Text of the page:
Canadian culture is at home in halls of concrete. In the 1960s, the federal government built Centennial Projects in cities across the country: theatres, concert halls and galleries to house the arts of the burgeoning nation. Ottawa got the National Arts Centre. Toronto got the St. Lawrence Centre for the Arts, which opened in 1970.
The downtown Toronto theatre complex by Gordon S. Adamson & Associates is still there, a bit worn down and somewhat underused. It’s on the city’s Inventory of Heritage Properties, with very good reason. But the people who run it want to tear it down. TO Live, the city’s theatre agency, has a scheme to “redevelop” the St. Lawrence and replace it with a new centre.
This idea has no clear logic: It’s an expensive construction project with no obvious motive. But it does have the flavour of empire-building and consultant overreach, and a dubious understanding of how urban places actually work. It deserves to go away, quickly.
The proposal, which goes to the city’s executive committee Thursday, is murky. But the basic pitch is familiar: A facility that functions, but is seen as outdated and ugly, needs to come down for something flashier – in this case, according to a TO Live report, “a place for meeting and the exchange of ideas.”
This, more or less, is the story of every heritage preservation battle of the past 60 years. It rarely ends well.
Argument 1: The old building is in bad shape. "It would take an enormous amount of work,” TO Live president and chief executive officer Clyde Wagner said in an interview, to make the centre accessible to people with disabilities and deal with building maintenance. This work comes with an estimate of $42-million.
Argument 2: The new thing is better. A redevelopment would “contribute to the city” in a new way, Wagner said. But it would cost much more, $180-million to $200-million. Asked which organizations might use these theatres, and where an additional $100-million in public funding and up to $60-million in donations might come from, Wagner said: “We’re not there yet." He refused to speculate on such details until “city council has given the green light.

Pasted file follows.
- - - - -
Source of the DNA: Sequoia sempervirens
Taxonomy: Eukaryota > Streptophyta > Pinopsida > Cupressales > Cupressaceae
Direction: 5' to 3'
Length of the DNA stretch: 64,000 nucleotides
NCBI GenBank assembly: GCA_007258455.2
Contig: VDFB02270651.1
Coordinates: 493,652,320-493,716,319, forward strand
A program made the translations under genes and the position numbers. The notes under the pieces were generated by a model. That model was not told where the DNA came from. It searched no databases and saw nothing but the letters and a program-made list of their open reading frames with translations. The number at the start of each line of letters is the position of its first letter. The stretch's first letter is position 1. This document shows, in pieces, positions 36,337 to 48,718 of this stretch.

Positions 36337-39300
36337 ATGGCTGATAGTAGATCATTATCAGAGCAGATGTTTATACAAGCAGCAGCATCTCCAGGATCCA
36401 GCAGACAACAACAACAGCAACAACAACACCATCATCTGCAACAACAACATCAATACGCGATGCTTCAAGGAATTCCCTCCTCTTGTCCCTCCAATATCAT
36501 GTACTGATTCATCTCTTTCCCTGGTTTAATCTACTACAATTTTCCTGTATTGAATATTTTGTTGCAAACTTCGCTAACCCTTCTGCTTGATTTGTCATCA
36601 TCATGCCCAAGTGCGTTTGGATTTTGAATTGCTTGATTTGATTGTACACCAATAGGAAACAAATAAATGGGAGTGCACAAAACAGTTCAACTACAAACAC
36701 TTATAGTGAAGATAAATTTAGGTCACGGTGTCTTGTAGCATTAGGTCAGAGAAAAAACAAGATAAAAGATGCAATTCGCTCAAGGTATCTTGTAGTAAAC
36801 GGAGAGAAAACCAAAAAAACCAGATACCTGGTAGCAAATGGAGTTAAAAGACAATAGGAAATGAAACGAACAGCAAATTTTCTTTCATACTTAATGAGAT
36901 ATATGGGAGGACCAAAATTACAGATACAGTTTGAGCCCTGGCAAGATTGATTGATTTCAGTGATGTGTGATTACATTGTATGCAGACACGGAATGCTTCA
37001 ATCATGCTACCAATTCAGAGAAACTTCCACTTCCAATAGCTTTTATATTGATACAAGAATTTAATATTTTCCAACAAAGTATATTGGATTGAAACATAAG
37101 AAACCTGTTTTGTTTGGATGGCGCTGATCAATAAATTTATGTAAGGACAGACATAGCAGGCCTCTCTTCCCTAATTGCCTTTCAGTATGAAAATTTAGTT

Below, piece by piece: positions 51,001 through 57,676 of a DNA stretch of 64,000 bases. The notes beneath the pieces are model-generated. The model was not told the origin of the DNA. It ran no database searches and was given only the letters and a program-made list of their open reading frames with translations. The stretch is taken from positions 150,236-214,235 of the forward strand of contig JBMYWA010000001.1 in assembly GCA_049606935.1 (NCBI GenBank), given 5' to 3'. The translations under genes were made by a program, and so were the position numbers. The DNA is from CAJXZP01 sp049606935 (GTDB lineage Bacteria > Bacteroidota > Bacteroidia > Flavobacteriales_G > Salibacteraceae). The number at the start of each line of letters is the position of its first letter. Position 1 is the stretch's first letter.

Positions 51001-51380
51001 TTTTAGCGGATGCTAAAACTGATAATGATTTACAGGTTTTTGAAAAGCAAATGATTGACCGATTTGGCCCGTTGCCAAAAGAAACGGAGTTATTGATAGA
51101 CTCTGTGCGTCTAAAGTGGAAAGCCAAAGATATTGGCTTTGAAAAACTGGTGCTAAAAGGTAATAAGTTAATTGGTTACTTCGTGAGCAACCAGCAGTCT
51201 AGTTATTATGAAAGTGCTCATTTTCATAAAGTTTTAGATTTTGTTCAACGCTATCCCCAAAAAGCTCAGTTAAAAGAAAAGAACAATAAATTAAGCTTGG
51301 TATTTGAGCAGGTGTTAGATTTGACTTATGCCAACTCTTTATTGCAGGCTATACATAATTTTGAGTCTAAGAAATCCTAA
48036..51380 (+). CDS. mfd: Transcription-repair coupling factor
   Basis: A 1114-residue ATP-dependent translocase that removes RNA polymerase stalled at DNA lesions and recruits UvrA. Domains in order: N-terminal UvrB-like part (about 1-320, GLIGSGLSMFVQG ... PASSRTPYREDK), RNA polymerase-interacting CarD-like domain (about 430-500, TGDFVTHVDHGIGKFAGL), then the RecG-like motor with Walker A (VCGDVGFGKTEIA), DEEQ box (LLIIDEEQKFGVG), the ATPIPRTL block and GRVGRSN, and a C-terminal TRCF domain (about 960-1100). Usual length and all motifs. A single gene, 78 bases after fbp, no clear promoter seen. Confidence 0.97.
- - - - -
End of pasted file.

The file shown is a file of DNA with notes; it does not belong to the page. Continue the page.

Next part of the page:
By then, it’ll be too late to ask whether the idea makes any sense. It may already be too late. Mike Williams, the city’s director of economic development and culture, told me the project “deserves real consideration.” This is “the third or fourth time that somebody has proposed redevelopment of the St. Lawrence,” he said. “Clearly, there’s momentum.”
Toward what? Why?
The redevelopment would allegedly create a “hub for arts and cultural performance in downtown Toronto" – notionally connected, Williams said, to other venues as far as one kilometre away. This makes no sense except as lines on a map. But at St. Lawrence, it would build two new theatre spaces, slightly smaller than the existing underused houses, and it would have a larger lobby suitable for events and as a public lounge.
The latter is the fashion of the moment. “A contemporary performance and art space has life in it at all times of the day,” Wagner said. He cited as examples such as The Shed in New York and Southbank Centre in London.
I’ve visited both; they’re successful social spaces as well as flexible cultural venues. But Southbank involves Modernist heritage buildings. Its recent renovation didn’t tear them down; it improved them.
There’s a lesson here. The St. Lawrence Centre should not be up for demolition, period. But if the goal is “a space for the community to gather and live within,” as Wagner told me, why not expand the centre’s lobby space? Triple the size of the sidewalk; reduce Front Street’s car lanes to one from four; and close the entire street for occasional events.
That, and a sensitive renovation of the St. Lawrence, would solve most of the same issues at a fifth of the price. Also: It would preserve the embodied energy and cultural history locked up in this building, for another day and another big idea.